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Seattle Retail Will Come Back Slowly, With Social Distancing In Place

Seattle’s office and residential real estate sectors are holding up, but its restaurants and retail are another story. Nationwide, retail sales slipped 8.7% last month, a major skid from when retail fell 3.9% in November 2008.

Seattle's Bellevue Square Center Court

Bisnow’s Seattle Retail and Coronavirus webinar included Wallace Properties Kevin Wallace, TRF Pacific’s Rick Parks and Kemper Development’s Alesha Shemwell talking about how and when retail will be back in the Puget Sound.

“I think as time goes by, people will go back into their habits,” Shemwell said. “They will be shopping not only for goods that they need, but also for goods they want. But there will be a lot of consolidation, and the companies that get it right will be successful.”

Wallace said retailers will have to do the right thing by hosting fewer customers into restaurants and fitness facilities. That means less revenue than they brought in before the pandemic.

Shemwell said she sees a slow transition back to normal, albeit with shorter store hours, restroom attendants and curbside service.

“There will be social distancing when we reopen,” she said. “That may mean restaurants will have fewer tables and chairs.”

Wallace said about a third of his retail tenants needed a rent deferral the first month, and that he expects the numbers to get higher the longer the shutdown lasts.

From top left, clockwise, Hempelmann & Cairncross' Lindsey Pflugrath, TRF Pacific's Rick Parks and Kemper Development Co.'s Alesha Shemwell.

“It will be a tough road back, and it will be an ongoing conversation about how to keep these tenants out of bankruptcy,” he said.

Parks said any business that was struggling before the coronavirus pandemic struck will be in a really tough position now.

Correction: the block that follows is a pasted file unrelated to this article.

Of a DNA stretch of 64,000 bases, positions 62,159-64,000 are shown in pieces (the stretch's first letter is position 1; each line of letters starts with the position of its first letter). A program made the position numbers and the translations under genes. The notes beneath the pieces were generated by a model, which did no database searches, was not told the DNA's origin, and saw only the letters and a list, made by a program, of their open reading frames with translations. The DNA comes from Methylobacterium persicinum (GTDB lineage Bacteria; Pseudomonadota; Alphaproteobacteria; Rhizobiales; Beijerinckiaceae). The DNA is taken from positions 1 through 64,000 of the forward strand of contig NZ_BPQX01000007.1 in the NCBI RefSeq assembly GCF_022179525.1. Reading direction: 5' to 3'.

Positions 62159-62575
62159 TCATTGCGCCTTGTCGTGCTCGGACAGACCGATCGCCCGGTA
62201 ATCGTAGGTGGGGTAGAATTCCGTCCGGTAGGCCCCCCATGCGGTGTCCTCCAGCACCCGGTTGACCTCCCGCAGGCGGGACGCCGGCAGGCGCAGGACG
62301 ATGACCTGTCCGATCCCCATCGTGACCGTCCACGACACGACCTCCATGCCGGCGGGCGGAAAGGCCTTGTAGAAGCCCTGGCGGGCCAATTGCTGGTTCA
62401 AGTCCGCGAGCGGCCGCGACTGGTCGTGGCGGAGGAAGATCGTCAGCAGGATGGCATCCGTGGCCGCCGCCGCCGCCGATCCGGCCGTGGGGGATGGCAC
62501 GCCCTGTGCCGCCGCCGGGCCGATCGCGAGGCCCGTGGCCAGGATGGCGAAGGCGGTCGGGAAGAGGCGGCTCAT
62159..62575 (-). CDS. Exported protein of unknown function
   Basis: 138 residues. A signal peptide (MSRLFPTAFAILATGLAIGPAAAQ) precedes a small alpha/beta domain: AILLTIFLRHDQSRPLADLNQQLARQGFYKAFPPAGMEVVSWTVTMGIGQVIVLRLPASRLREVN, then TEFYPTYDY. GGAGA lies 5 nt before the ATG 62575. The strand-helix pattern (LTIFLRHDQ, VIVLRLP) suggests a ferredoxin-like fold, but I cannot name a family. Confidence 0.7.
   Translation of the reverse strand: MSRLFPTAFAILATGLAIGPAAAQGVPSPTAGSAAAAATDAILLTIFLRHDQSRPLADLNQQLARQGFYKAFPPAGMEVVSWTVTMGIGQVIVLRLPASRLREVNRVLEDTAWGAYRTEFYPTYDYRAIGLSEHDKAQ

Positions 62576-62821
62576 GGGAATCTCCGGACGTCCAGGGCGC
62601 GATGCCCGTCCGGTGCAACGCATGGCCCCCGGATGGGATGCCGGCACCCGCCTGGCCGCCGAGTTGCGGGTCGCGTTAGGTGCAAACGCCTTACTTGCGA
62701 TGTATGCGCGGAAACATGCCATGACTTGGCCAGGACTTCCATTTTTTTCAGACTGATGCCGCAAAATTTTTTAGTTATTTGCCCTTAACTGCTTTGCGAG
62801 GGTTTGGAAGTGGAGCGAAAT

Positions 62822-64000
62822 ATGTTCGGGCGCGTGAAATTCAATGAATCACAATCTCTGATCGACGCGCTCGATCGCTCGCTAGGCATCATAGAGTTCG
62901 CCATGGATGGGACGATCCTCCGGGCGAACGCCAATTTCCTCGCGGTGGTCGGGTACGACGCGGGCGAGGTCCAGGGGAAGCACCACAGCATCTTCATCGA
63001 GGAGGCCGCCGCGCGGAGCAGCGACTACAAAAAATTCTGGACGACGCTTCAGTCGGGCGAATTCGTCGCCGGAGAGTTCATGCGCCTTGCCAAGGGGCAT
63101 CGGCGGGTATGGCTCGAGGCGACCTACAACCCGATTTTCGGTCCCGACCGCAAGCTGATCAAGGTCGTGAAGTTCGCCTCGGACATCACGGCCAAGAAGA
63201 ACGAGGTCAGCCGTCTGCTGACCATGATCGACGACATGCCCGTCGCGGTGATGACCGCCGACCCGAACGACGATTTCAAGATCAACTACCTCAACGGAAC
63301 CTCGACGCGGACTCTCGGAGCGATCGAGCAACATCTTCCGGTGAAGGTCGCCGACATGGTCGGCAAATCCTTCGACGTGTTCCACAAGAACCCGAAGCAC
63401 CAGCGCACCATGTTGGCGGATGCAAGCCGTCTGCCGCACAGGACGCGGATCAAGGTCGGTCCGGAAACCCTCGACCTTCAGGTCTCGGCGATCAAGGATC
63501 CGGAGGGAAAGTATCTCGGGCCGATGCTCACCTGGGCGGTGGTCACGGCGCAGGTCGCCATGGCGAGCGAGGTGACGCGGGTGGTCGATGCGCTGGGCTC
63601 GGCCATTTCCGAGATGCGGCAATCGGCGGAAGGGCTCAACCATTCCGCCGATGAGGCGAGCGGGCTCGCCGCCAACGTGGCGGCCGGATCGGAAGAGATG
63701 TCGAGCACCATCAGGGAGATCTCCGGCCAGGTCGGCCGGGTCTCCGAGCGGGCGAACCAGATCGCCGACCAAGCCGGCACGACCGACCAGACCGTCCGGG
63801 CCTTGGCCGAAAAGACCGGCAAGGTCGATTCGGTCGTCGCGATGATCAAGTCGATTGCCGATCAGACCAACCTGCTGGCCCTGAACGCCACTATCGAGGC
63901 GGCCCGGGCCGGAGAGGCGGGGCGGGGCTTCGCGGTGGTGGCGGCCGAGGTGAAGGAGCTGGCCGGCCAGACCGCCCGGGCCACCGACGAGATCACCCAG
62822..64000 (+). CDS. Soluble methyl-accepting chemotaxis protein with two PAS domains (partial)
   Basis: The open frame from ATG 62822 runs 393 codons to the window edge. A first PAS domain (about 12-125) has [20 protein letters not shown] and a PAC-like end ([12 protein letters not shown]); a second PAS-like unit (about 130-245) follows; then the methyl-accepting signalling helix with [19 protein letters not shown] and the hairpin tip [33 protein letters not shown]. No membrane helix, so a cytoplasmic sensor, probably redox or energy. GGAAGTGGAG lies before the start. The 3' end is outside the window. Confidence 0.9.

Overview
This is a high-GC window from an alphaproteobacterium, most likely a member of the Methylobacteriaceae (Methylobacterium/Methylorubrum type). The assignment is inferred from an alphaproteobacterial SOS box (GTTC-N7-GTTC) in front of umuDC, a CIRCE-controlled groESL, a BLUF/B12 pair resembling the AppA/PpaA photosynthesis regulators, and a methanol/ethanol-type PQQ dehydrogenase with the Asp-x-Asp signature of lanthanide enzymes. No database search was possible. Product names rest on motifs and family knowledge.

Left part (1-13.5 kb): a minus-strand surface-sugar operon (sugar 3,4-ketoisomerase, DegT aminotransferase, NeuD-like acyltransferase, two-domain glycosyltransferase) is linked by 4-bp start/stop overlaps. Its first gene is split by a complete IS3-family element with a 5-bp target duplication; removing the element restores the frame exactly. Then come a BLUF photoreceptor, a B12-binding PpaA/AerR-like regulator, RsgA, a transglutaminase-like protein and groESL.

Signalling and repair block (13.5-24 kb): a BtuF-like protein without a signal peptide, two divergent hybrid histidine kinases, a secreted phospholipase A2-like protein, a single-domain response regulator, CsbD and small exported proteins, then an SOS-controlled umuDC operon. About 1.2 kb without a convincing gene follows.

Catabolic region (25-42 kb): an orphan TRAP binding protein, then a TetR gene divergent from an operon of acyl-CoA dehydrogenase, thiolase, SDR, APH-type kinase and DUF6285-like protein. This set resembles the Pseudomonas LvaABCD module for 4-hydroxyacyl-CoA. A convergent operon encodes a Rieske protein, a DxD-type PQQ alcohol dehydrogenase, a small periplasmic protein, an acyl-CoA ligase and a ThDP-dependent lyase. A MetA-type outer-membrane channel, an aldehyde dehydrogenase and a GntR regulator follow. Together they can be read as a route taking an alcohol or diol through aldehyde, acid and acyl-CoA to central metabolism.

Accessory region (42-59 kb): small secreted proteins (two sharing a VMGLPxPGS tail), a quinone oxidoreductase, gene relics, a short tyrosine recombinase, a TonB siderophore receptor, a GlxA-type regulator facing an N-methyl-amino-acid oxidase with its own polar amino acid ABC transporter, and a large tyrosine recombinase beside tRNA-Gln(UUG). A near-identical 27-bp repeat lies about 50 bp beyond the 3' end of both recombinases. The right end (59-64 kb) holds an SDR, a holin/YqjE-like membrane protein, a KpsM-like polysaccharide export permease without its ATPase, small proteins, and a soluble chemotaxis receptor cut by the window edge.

“If they were three months behind, you may not be able to save them,” he said. “We need to try to build confidence in our tenants so they can apply for the loans.”

Parks said Seattle must reopen the right way, because the city can't afford to get to August and then tell everyone they need to stay home again. 

“As landlords we have to remember the people side of it,” Parks said. “Have great empathy and compassion when you’re talking to people, and try to lift their spirit and confidence. A lot of people are really scared. With confidence, people can do a lot.”

TRF Pacific leases to grocery stores, a sector of the market with sales up 100%. “A lot of that is from restaurant business that is now going to the grocery stores,” he said. 

Parks also touted innovative restaurant owners who are finding ways to generate revenue in the to-go space. One of Parks’ Belltown clients set up an Easter meal that sold out before noon. 

“That’s a great sign,” Parks said. “He did half of his month’s sales by Easter morning. We are not going to sit around and make dinner every night in our homes. We are going to want to go to the bar and get a drink. It’s not going to be the same and it will take a few months, maybe longer, to get back into the swing of things.”

Wallace warned that the industry stakeholders should not expect the government to figure this all out on its own. 

“Its incumbent on the retail and property owners to get involved in the advocacy groups for our industry,” he said. “We need to advocate to our elected leaders and individual council members about how important it is that we at least develop the rules of the road about how to get back to business.”